Stéphane Perrault gave a presentation on political finance and shared new forms for reporting on electoral expenses for comment by ACPP members. He stated that there have been issues with current party general election expenses reporting; in the past, the forms provided only general categories of expenses, with little transparency. This was not in line with the importance of reimbursements and the significance of monitoring party expenses to electoral integrity. The system for party expenses contrasts with candidate expenses, where every invoice is reported separately.

Members were given an overview of the proposed advertising expenses template, which provides greater clarity around categories of expenses and reports separately on production and distribution costs. This approach provides better oversight to control compliance. The example of office expenses was given: the new form will ask for expenses for each location, with a breakdown of type of expenses to ensure that all such costs are admissible.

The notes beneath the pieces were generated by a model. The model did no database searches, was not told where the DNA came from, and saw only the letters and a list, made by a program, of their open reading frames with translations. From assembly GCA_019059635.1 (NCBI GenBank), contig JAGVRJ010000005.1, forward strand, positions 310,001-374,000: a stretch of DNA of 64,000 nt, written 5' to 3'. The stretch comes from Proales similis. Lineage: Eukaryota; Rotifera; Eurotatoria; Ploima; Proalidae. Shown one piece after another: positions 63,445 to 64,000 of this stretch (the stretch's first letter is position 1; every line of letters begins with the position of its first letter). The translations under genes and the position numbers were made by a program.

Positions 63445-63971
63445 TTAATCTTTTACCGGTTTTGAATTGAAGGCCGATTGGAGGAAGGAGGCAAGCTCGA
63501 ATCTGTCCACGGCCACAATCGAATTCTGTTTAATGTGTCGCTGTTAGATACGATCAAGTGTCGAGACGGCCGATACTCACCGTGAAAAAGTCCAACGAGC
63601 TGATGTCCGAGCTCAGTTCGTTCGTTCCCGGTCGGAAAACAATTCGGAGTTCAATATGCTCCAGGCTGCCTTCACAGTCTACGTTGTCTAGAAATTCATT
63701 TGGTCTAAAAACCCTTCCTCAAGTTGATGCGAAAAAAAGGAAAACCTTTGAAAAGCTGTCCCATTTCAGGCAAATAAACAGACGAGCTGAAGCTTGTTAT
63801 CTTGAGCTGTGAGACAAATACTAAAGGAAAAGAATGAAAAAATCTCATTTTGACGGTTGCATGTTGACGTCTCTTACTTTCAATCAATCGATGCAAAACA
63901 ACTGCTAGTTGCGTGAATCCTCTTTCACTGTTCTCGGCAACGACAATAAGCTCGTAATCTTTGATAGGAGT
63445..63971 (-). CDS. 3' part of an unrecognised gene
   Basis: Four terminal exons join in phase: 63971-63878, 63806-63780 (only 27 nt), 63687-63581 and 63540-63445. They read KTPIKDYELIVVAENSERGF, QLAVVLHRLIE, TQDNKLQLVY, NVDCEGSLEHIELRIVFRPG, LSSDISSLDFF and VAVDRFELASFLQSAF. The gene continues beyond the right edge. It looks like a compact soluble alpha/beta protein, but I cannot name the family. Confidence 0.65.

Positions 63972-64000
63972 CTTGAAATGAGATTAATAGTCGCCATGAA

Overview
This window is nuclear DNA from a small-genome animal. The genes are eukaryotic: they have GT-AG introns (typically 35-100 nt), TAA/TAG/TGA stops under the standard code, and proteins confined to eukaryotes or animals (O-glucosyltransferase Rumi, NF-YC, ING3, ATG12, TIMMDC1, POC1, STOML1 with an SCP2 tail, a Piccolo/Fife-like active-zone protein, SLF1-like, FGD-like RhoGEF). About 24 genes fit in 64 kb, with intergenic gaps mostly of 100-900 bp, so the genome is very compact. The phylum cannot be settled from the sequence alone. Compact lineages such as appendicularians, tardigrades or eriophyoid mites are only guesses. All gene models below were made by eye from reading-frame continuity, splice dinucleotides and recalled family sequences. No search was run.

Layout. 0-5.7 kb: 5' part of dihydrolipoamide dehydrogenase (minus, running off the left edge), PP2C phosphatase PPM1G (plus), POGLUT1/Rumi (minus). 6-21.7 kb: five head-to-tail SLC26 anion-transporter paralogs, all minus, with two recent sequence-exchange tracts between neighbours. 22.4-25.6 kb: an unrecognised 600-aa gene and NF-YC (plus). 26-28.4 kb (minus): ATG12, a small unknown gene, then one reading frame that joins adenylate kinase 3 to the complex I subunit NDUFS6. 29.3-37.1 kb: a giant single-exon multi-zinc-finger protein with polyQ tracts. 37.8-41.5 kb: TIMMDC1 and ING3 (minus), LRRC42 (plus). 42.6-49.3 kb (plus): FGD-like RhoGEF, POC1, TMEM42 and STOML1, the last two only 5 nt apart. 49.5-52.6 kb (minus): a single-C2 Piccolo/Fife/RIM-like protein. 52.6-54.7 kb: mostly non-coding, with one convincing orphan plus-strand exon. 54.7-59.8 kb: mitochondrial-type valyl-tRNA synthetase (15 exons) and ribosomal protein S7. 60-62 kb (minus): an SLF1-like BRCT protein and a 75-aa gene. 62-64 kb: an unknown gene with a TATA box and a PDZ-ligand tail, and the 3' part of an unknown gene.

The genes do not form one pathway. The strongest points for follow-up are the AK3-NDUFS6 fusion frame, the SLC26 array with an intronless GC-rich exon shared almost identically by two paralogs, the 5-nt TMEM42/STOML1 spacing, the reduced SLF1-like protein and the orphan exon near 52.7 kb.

Another significant change is for a party leader's tour expenses, with expenses recorded for each stop on a tour and the costs associated with that. This level of detail allows EC to track party expenses to the leader versus the party to avoid offloading of expenses. Where there is a category for “Other election expenses,” EC will now ask for a description. It was mentioned that the system at EC will not be ready for electronic submission if there is a spring election.


Members raised concerns about the reporting of costs related to the leader's tour, noting that it can be hard to identify what is part of a national tour versus a local tour. Events in big centres requiring the rental of buses by local campaigns should be considered part of the national campaign. It was suggested that there may need to be some kind of hybrid expense; otherwise, any event that involves the party leader becomes a national expense.

There were other questions about accounting for the cost of voter contact calling services, push polling expenses when used as a campaign device, how to account for expenses incurred through contracts with an integrated agency that manages logistics, and other questions. It was suggested that as there are only 10 categories, there may be a range of small expenses that might require a full description. As in financial auditing, it was suggested that there be a threshold limit on the size of expense on which EC needs a full description.